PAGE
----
Cut refugee cap to 45K: WH
‘Security, safety of Americans chief concern’
WASHINGTON/NEW YORK, Sept 28, (Agencies): The Trump administration on Wednesday proposed admitting a maximum of 45,000 refugees next year, the lowest cap in decades, which officials said was necessary to ensure US security, although Democrats and humanitarian groups blasted the decision as an abandonment of American moral authority.
That figure is the lowest cap since the modern US refugee admissions system was established in 1980, and the administration’s decision was harshly criticized by refugee advocates who say it ignores growing humanitarian crises around the world. The report also projects slashing funding to the refugee resettlement program by 25 percent.
“The security and safety of the American people is our chief concern,” a US official said in a call with reporters on Wednesday, speaking on condition of anonymity. “We have every plan to process as many refugees as we can under this ceiling.”
A second US official said the administration is considering a “wide range of potential measures and enhancements” to refugee vetting, in accordance with a January executive order from President Donald Trump, though the official gave no further details.
The lower refugee cap is a continuation of Trump’s hardline stance on immigration. He made the issue a focus during the presidential campaign, advocating for a wall along the US border with Mexico and the deportation of immigrants in the country illegally, and saying that Syrian refugees fleeing their country’s civil war present a security threat to the United States.
The proposed refugee limit represents a cut of more than half from the refugee ceiling set last year by former President Barack Obama, and is much lower than the 75,000 limit suggested by refugee advocates this year. It is also lower than the 50,000 cap Trump set in an executive order shortly after he took office in January.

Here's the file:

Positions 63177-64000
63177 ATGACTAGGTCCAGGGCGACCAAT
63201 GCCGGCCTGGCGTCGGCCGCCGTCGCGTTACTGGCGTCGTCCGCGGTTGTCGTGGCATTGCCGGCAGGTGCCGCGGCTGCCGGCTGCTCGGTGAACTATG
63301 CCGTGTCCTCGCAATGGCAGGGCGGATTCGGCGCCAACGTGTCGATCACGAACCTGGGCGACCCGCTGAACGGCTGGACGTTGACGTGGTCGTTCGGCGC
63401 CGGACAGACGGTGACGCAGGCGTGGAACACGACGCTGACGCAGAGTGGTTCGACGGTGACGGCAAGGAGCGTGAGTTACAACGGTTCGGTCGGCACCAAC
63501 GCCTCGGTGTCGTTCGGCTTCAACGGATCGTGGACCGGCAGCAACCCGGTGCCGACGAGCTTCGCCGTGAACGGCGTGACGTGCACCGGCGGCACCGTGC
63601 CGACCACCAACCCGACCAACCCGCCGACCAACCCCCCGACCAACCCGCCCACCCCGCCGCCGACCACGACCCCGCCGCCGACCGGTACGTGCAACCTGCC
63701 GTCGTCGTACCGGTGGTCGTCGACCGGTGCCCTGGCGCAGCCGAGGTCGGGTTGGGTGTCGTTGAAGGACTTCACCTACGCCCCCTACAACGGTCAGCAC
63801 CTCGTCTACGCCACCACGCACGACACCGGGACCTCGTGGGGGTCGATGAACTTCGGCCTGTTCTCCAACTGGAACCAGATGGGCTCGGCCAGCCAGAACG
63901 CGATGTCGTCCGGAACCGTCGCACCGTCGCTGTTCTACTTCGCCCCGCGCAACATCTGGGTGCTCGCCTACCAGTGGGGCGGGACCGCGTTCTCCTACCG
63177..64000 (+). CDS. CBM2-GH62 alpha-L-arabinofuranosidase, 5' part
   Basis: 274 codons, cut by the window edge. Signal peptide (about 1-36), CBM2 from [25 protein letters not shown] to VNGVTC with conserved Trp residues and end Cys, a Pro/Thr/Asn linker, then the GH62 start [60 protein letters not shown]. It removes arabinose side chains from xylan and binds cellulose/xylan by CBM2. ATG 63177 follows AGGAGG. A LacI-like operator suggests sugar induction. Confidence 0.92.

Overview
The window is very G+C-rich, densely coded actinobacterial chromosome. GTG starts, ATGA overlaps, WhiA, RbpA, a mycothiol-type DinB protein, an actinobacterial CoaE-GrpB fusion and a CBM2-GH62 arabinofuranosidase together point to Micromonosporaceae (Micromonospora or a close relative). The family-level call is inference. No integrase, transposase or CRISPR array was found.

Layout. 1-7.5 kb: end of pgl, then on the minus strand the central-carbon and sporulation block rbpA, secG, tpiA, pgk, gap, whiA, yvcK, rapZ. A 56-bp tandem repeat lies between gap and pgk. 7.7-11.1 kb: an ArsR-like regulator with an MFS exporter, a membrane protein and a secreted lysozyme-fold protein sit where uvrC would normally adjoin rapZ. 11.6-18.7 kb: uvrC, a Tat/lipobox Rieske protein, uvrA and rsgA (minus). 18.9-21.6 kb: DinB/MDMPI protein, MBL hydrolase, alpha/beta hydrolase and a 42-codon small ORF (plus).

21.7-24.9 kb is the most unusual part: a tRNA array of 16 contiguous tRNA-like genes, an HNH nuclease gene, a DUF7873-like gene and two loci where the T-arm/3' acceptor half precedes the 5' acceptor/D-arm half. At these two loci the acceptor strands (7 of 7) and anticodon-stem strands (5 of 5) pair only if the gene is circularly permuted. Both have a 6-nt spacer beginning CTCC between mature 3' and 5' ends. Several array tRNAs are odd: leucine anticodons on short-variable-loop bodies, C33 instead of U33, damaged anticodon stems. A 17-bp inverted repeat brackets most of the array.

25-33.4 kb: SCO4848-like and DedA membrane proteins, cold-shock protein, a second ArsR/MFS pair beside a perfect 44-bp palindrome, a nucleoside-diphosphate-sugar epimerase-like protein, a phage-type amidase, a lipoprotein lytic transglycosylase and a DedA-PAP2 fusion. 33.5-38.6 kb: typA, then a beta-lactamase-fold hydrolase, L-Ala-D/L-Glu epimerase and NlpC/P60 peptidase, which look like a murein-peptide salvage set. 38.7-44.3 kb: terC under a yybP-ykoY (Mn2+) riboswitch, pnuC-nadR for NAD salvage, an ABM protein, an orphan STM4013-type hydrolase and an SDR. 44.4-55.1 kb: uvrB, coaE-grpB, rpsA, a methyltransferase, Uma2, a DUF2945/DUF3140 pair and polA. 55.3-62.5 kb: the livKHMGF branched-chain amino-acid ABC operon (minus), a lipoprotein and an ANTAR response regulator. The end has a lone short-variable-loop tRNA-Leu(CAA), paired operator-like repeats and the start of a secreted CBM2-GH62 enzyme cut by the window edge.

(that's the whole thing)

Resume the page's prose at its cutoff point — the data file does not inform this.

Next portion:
The administration proposed taking
will not be able to ignore the largest, most diverse state in the nation as they seek our country’s highest office.”
The bill was passed mostly along party lines in the majority-Democrat legislature. in a maximum of 19,000 refugees from Africa, 5,000 from East Asia, 2,000 from Europe and Central Asia, 1,500 from Latin America and the Caribbean, and 17,500 from the Middle East and South Asia.
Many national security experts argue that refugees do not present a danger to the United States because they are already among the most highly vetted immigrants to gain admittance to the United States, going through a grueling process that takes 18 to 24 months on average.
Democratic Representatives John Conyers and Zoe Lofgren said the administration’s decision “is an abdication of our moral authority, and an abandonment of the very values that make America great.”
Republican Representative Raul Labrador, chairman of the House Judiciary Committee’s immigration subcommittee, said in a statement the lower cap sets a “more manageable level” for refugee admissions.
The Wednesday report said that at the end of 2016, the estimated refugee population worldwide reached 22.5 million, an increase of 1.1 million in just one year.
Administration officials said one reason for the lower cap is that Department of Homeland Security staff are being re-directed to deal with a growing backlog of cases of people already in the United States and seeking asylum for fear of persecution. The State Department report said there are now nearly 300,000 asylum applications pending with DHS.